When I was a kid, I never liked carrot cake. Well, to be honest, I never tried carrot cake. I actually loved carrots, and I definitely ate my fair share of cake. But I didn’t like the idea of carrots being in my cake. I mean, who in the their right mind would ever put vegetables in a cake? So I went many, many years without ever trying carrot cake. Then something amazing happened: I ate a piece of carrot cake and liked it. I have no idea what came over me, but for some reason I decided to be brave and give it a shot. And now it’s definitely a top 5 dessert option for me!
This cake is a 2-layer cake with a traditional cream cheese frosting. (Well, I did put a slight twist on the frosting by adding the brown sugar.) In fact, the rules for carrot cake are pretty flexible in general. Most baked goods follow pretty strict guidelines, but carrot cake doesn’t fall into that category. This recipe is what I consider to be pretty classic, but feel free to change it up a bit. For instance, you can substitute pecans for the walnuts or add a bit of crushed pineapple to make the cake extra moist. I’ve even come across recipes with canned pumpkin and chocolate. (Not saying I would personally make those versions…but the point remains that carrot cakes don’t have to follow many rules!)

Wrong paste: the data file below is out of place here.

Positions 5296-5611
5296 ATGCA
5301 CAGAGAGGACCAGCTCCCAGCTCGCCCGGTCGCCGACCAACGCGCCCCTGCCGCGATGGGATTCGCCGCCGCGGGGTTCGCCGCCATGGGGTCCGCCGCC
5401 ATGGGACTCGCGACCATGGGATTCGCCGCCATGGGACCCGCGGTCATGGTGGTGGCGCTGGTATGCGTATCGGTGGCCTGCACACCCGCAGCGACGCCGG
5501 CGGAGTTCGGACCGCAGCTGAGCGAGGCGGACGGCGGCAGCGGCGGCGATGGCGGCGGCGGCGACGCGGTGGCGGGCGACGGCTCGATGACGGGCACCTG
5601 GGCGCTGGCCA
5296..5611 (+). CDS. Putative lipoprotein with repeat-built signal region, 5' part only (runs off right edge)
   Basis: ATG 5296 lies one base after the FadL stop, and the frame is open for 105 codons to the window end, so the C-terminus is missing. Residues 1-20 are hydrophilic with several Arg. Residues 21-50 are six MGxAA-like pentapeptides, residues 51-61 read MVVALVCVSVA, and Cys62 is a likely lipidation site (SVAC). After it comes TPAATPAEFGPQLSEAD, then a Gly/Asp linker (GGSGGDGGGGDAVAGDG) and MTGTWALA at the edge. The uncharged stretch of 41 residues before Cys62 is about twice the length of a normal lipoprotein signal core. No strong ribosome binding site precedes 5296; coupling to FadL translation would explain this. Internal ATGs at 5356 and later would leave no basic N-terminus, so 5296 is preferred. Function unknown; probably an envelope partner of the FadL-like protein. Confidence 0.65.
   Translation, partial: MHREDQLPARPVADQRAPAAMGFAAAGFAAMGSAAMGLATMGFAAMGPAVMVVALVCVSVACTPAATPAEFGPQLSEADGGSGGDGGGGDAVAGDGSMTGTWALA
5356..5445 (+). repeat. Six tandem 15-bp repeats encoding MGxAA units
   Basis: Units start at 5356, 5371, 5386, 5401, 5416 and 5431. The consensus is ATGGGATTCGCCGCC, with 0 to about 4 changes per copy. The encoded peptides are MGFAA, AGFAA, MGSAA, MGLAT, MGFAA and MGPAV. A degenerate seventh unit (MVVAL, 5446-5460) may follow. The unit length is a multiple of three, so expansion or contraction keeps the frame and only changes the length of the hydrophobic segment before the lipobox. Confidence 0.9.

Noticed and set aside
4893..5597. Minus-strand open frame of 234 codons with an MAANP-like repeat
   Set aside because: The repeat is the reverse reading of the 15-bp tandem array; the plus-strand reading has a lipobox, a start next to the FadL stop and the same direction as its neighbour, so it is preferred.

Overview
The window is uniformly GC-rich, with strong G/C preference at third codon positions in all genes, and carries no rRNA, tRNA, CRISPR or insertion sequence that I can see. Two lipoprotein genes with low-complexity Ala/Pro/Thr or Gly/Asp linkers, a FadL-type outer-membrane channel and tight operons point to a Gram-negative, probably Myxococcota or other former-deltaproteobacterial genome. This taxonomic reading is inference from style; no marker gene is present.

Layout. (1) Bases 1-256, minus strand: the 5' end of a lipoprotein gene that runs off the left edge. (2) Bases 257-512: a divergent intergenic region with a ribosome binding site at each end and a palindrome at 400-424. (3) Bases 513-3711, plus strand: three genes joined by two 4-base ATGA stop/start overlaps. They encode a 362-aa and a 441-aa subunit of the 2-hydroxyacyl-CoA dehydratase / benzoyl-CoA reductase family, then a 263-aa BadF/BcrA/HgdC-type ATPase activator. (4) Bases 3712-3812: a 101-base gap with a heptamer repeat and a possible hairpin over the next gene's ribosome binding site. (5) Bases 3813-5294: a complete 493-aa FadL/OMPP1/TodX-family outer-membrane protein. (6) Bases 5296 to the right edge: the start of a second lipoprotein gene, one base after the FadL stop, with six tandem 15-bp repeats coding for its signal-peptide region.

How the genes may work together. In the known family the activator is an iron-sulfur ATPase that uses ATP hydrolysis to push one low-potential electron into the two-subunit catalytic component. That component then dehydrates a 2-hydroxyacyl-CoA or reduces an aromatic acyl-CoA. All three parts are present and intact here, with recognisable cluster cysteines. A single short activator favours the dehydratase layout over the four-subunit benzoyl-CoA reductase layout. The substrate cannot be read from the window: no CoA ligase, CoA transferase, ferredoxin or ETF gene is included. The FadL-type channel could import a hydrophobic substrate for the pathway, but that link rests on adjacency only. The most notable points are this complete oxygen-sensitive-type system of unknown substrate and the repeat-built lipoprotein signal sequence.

One of my absolute favorite parts about this cake is the tiny carrots piped around the outside. These carrots are super easy to pipe, but they do require a couple of basic frosting tips. (Craft stores are an excellent place to pick up individual frosting tips.) Use a medium-sized round tip (I used a #8 tip) to create the carrot. Start by squeezing a bit harder at the top and then reduce pressure on the piping bag as you pull away. I definitely recommend practicing this technique a couple times on clean parchment paper. Once you’ve mastered the carrot shape, just scrape the frosting back into the bag. Once you have carrots piped around the cake, simple add a leaf to each by using a leaf tip (I used a #352 tip). Finally, you can dip a toothpick in cocoa powder and drag it across the carrot to create authentic-looking “dirt” lines. See the picture below for a guide on piping the carrots. They are quite easy to pipe with just a small amount of practice…and your family and friends will be quite impressed with your cake decorating skills!